The Places With the Longest Living People
This Pacific archipelago boasts a diet surprisingly high in carbohydrates; people eat primarily sweet potatoes, seafood, tofu, turmeric and goya (bitter melon). They also consume a lot of jasmine tea. This plant-based diet is high in carotenoids, lycopene and antioxidants, which lower blood sugar and ward off cancer and heart disease.
It's easy to be physically fit when you’re a shepherd (the profession of many Sardinians). But in addition to staying active and “making love every Sunday,” these guys also have uniquely healthy eating habits: They consume locally produced wine (one to two glasses each day), goat’s- and sheep’s-milk cheese, wild greens and olive oil. They also eat homemade, kneaded sourdough bread and plenty of fava beans and chickpeas.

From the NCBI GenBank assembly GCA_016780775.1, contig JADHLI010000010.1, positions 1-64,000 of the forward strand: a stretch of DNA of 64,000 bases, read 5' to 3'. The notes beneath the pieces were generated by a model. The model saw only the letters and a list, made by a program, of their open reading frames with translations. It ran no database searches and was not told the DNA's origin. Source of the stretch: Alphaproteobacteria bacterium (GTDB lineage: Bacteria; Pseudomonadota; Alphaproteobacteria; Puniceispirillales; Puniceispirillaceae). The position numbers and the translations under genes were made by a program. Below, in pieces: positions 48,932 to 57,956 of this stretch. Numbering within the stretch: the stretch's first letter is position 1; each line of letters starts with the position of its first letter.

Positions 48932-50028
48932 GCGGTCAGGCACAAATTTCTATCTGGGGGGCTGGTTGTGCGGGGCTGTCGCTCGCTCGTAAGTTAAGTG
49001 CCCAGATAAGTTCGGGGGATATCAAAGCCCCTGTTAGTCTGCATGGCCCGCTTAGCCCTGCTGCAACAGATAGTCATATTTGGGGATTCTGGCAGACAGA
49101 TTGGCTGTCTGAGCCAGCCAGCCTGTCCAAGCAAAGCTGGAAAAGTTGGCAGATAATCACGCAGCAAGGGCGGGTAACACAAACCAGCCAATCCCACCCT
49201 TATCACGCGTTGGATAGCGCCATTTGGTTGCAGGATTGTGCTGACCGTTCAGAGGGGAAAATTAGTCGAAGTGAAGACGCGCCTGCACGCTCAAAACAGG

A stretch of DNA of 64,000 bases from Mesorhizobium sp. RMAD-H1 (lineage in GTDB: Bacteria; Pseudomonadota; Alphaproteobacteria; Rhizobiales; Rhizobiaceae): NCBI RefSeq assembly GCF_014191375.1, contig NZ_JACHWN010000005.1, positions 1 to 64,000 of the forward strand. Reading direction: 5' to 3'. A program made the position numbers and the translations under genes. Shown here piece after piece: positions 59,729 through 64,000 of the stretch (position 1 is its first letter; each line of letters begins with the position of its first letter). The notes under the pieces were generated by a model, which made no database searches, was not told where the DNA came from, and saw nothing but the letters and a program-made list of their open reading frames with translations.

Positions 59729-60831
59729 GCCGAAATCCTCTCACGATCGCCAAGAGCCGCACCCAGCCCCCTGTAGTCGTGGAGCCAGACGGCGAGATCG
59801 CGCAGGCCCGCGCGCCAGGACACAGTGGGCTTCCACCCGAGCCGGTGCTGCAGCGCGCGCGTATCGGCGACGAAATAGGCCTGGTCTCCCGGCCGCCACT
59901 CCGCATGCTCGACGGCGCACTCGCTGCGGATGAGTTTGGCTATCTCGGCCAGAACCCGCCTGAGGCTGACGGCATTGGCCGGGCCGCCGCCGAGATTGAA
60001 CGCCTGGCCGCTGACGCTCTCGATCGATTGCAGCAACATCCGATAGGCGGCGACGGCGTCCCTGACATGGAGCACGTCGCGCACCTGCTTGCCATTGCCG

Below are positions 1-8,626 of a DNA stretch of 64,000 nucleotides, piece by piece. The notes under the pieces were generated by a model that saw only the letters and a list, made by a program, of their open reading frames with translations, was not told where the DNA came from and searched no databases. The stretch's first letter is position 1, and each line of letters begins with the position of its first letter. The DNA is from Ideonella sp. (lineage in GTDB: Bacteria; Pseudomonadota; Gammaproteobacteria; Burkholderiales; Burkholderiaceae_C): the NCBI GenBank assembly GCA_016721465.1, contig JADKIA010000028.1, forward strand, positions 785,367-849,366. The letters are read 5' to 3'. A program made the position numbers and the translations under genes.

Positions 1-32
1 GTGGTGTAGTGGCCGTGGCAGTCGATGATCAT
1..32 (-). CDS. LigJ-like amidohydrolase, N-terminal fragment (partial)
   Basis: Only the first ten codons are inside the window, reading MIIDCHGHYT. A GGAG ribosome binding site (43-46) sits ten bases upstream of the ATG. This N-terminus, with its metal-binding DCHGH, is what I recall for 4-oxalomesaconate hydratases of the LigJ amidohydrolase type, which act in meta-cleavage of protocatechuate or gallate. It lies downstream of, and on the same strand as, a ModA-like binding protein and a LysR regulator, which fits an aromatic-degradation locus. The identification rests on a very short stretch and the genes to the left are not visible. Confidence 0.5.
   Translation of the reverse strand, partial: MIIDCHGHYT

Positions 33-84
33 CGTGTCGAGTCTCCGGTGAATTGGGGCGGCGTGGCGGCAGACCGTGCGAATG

Loma Linda, California
This California community of Seventh-day Adventists boasts the longest-living female population. Their secret—as you might expect—is remarkable prudence: no smoking, drinking or TV, and a diet consisting primarily of grains, avocados, nuts and salmon.
On this remote Greek Island, people simply “forget to die,” and follow the now much-heralded Mediterranean diet, which emphasizes locally grown vegetables, olive oil, feta cheese, honey, legumes and greens. The best news? Here, a glass of wine is considered healthier than water.
The Nicoya Peninsula of Costa Rica
Just south of the Nicaraguan border, the Nicoya Peninsula is home to farmers, laborers and cowboys who eat large breakfasts, moderate lunches and small dinners consisting of squash, rice, black beans and homemade corn tortillas. The most carnivorous of all Blue Zoners, Nicoyans eat plenty of pork and eggs. Plus: mangoes as far as the eye can see.